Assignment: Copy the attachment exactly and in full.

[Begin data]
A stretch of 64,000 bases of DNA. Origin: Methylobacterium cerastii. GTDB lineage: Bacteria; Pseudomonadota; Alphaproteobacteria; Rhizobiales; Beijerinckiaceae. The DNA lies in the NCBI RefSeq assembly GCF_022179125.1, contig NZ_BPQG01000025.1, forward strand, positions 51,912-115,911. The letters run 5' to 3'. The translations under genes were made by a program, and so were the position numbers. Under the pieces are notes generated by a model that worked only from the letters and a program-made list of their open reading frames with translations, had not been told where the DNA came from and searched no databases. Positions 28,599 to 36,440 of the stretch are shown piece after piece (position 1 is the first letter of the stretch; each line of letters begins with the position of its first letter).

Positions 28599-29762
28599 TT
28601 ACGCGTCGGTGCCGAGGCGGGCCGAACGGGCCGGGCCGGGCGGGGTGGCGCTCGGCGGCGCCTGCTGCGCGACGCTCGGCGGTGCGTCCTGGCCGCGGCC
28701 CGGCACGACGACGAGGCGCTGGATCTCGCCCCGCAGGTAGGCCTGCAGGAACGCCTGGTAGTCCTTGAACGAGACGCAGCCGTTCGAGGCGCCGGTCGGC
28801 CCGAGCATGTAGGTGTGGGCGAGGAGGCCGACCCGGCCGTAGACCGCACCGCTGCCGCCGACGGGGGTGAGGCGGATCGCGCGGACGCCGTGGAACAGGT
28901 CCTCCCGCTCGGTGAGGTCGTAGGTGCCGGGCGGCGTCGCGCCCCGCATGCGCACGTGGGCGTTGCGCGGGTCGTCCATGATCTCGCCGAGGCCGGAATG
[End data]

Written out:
A stretch of 64,000 bases of DNA. Origin: Methylobacterium cerastii. GTDB lineage: Bacteria; Pseudomonadota; Alphaproteobacteria; Rhizobiales; Beijerinckiaceae. The DNA lies in the NCBI RefSeq assembly GCF_022179125.1, contig NZ_BPQG01000025.1, forward strand, positions 51,912-115,911. The letters run 5' to 3'. The translations under genes were made by a program, and so were the position numbers. Under the pieces are notes generated by a model that worked only from the letters and a program-made list of their open reading frames with translations, had not been told where the DNA came from and searched no databases. Positions 28,599 to 36,440 of the stretch are shown piece after piece (position 1 is the first letter of the stretch; each line of letters begins with the position of its first letter).

Positions 28599-29762
28599 TT
28601 ACGCGTCGGTGCCGAGGCGGGCCGAACGGGCCGGGCCGGGCGGGGTGGCGCTCGGCGGCGCCTGCTGCGCGACGCTCGGCGGTGCGTCCTGGCCGCGGCC
28701 CGGCACGACGACGAGGCGCTGGATCTCGCCCCGCAGGTAGGCCTGCAGGAACGCCTGGTAGTCCTTGAACGAGACGCAGCCGTTCGAGGCGCCGGTCGGC
28801 CCGAGCATGTAGGTGTGGGCGAGGAGGCCGACCCGGCCGTAGACCGCACCGCTGCCGCCGACGGGGGTGAGGCGGATCGCGCGGACGCCGTGGAACAGGT
28901 CCTCCCGCTCGGTGAGGTCGTAGGTGCCGGGCGGCGTCGCGCCCCGCATGCGCACGTGGGCGTTGCGCGGGTCGTCCATGATCTCGCCGAGGCCGGAATG